MCGM is not counting and measuring the number of potholes, but is focusing on 'repairing' them wherever they are! CW reports.
Mumbai's potholes have been a never-ending menace. Year after year, the city witnesses a slew of pothole-related accidents and deaths; some are recorded while many go unrecorded. This year seems to be no different. However, according to a Brihanmumbai Municipal Corporation (BMC) report on pothole status released on September 29, last year, out of 4,599 potholes, 4,563 were attended to while only 36 remain to be addressed. When asked about the number of potholes the city recorded this year, Vijay Singhal, Additional Municipal Commissioner-Eastern Suburb, Municipal Corporation of Greater Mumbai (MCGM), says, 'This year, we are not counting or measuring the number of potholes. Instead, we are repairing the potholes wherever they are.'
The BMC had reportedly taken up 1,032 Priority I and II roads before the onset of the monsoon, depending upon the urgency of repair needed. 'This year, we have got a pothole-fixing material from Austria and Israel - 19 tonne from Austria and another 19 tonne from Israel,' adds Singhal. 'This is the latest technology tried and tested in Mumbai as well. We can fix the potholes even during the rains, just by laying the material immediately.' The civic body is known to have bought the 38 tonne of material for Rs 70 lakh. However, even though the cold-mix pothole fillers seem to be lasting in rains as well as heavy traffic, the BMC has imported only a small quantity, which will not be enough for the entire city, reportedly owing to its high cost. Moreover, it is known that the BMC will save 20 per cent of the imported pothole-fixing material for Ganesh Chaturthi, the period when it receives the maximum number of complaints about bad roads.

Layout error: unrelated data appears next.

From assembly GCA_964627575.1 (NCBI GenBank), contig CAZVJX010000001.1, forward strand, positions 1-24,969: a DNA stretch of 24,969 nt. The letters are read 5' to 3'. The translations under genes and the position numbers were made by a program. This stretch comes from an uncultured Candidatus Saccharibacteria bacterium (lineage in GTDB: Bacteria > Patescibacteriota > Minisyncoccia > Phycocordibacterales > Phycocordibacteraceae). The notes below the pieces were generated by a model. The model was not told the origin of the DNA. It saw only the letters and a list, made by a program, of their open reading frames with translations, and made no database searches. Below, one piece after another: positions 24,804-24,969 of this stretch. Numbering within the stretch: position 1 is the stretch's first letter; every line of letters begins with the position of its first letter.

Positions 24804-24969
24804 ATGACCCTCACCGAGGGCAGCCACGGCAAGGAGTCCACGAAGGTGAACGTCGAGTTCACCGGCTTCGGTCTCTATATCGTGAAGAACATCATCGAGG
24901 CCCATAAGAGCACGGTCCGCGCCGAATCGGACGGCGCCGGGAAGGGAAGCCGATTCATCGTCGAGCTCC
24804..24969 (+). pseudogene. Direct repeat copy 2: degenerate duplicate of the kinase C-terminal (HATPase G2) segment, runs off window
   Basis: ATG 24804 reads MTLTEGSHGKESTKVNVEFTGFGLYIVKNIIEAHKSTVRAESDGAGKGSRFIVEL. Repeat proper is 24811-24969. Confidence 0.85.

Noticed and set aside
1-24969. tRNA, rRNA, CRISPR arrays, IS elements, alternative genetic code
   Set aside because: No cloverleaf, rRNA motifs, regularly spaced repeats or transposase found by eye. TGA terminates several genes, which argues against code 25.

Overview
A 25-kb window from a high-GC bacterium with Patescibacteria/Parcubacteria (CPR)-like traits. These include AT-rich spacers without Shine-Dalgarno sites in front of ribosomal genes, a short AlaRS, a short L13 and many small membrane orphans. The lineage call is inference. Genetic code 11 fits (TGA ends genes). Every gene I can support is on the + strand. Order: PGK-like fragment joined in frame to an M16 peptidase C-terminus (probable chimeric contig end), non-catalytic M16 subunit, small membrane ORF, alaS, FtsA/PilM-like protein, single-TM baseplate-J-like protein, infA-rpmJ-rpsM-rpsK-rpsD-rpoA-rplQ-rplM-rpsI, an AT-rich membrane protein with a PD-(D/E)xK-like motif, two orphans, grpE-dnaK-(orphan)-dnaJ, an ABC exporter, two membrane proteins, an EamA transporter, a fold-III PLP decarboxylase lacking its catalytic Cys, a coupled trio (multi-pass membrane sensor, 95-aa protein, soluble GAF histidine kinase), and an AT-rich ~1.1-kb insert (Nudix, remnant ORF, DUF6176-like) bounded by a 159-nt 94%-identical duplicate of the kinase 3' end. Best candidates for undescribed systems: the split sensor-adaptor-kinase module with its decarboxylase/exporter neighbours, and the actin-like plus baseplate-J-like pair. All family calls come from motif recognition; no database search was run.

Addressing the issue, Singhal says, 'Metro work in Mumbai is ongoing on a large scale and issues are faced during construction.
But we are asking metro companies to fill the potholes; they are doing it. Also, trenching permission has to be given in case of an emergency; during trenching, there are some issues that lead to potholes.'
That said, he adds, 'We have started maintenance of various roads. About 700-800 roads have been repaired last year; these are of high quality and have no potholes. And another 1,500-1,600 roads, for which work had been awarded last year, had to be stopped because of the rains. The contractors for these roads were told to ensure they are in workable condition for running traffic. Work for these will commence from October 1. Further, in about 15 days (from the date of publishing), a work order will be given for another 800 roads, work on which will again commence from October 1 onwards. So, I cannot say there is no pothole on the 2,400 roads û the 1,600 + 800 roads. The larger issue is whether there are potholes on the roads repaired and maintained last year.'
While the BMC believes the materials imported from Austria and Israel are of better quality, with no time required for curing, Mumbai is yet to overcome the never-ending pothole menace. Nevertheless, Sehgal assures us, 'This is a road year. So we have taken up repair and maintenance of several roads.'
If not the corporation, the city is definitely counting potholes. And, while technologies are being put to use, its success in making Mumbai pothole-free remains in question.
- SERAPHINA D'SOUZA
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